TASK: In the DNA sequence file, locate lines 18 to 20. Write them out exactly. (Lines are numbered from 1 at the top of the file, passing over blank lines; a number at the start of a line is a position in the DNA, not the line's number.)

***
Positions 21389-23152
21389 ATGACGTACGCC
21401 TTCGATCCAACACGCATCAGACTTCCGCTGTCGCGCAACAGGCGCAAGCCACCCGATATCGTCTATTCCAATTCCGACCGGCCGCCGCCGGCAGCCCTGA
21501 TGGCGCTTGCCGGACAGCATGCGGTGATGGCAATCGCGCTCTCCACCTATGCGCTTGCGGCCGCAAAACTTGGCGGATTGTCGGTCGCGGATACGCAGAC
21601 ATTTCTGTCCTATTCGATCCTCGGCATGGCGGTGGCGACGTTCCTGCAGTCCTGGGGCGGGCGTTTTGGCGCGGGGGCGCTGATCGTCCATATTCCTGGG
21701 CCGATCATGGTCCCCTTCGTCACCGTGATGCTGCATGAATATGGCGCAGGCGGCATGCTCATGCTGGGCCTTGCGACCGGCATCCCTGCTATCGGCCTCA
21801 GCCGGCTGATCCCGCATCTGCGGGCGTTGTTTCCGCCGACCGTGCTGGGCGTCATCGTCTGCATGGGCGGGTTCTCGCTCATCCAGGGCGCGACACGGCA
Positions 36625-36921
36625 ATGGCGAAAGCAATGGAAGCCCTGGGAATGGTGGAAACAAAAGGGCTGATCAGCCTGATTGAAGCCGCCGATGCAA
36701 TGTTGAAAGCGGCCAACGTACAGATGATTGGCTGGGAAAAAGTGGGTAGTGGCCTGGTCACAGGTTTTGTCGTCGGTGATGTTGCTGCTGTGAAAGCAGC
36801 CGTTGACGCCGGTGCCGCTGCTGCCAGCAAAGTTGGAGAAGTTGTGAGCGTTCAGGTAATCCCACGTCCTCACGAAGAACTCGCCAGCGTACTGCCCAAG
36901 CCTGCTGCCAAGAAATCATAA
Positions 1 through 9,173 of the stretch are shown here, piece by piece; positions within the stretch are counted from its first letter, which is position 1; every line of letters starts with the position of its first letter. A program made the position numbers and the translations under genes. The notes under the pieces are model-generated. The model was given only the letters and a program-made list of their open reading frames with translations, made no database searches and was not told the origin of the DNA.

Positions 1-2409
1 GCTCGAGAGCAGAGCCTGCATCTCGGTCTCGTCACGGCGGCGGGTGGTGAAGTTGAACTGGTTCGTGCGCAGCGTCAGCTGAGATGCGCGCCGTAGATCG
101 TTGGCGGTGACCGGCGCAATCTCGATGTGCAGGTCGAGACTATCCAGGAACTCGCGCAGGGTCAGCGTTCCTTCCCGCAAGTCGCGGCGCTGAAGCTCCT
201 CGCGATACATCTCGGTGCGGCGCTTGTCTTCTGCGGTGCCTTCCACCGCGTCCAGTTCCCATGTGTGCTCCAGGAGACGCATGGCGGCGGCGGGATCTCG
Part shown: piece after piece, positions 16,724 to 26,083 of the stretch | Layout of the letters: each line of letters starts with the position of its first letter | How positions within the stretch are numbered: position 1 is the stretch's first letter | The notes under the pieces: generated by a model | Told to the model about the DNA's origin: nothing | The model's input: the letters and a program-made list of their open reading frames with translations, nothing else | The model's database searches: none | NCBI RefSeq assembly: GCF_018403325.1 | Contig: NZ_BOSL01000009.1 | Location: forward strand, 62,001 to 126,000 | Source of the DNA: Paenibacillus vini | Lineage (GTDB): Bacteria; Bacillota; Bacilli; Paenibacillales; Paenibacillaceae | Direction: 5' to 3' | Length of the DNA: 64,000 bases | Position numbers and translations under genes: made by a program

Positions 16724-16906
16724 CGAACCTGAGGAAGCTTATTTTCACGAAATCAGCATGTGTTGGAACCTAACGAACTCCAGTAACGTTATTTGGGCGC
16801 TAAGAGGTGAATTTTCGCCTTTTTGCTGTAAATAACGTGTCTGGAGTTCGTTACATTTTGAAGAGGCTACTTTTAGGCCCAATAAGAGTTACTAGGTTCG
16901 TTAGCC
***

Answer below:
Part shown: piece after piece, positions 16,724 to 26,083 of the stretch | Layout of the letters: each line of letters starts with the position of its first letter | How positions within the stretch are numbered: position 1 is the stretch's first letter | The notes under the pieces: generated by a model | Told to the model about the DNA's origin: nothing | The model's input: the letters and a program-made list of their open reading frames with translations, nothing else | The model's database searches: none | NCBI RefSeq assembly: GCF_018403325.1 | Contig: NZ_BOSL01000009.1 | Location: forward strand, 62,001 to 126,000 | Source of the DNA: Paenibacillus vini | Lineage (GTDB): Bacteria; Bacillota; Bacilli; Paenibacillales; Paenibacillaceae | Direction: 5' to 3' | Length of the DNA: 64,000 bases | Position numbers and translations under genes: made by a program

Positions 16724-16906
16724 CGAACCTGAGGAAGCTTATTTTCACGAAATCAGCATGTGTTGGAACCTAACGAACTCCAGTAACGTTATTTGGGCGC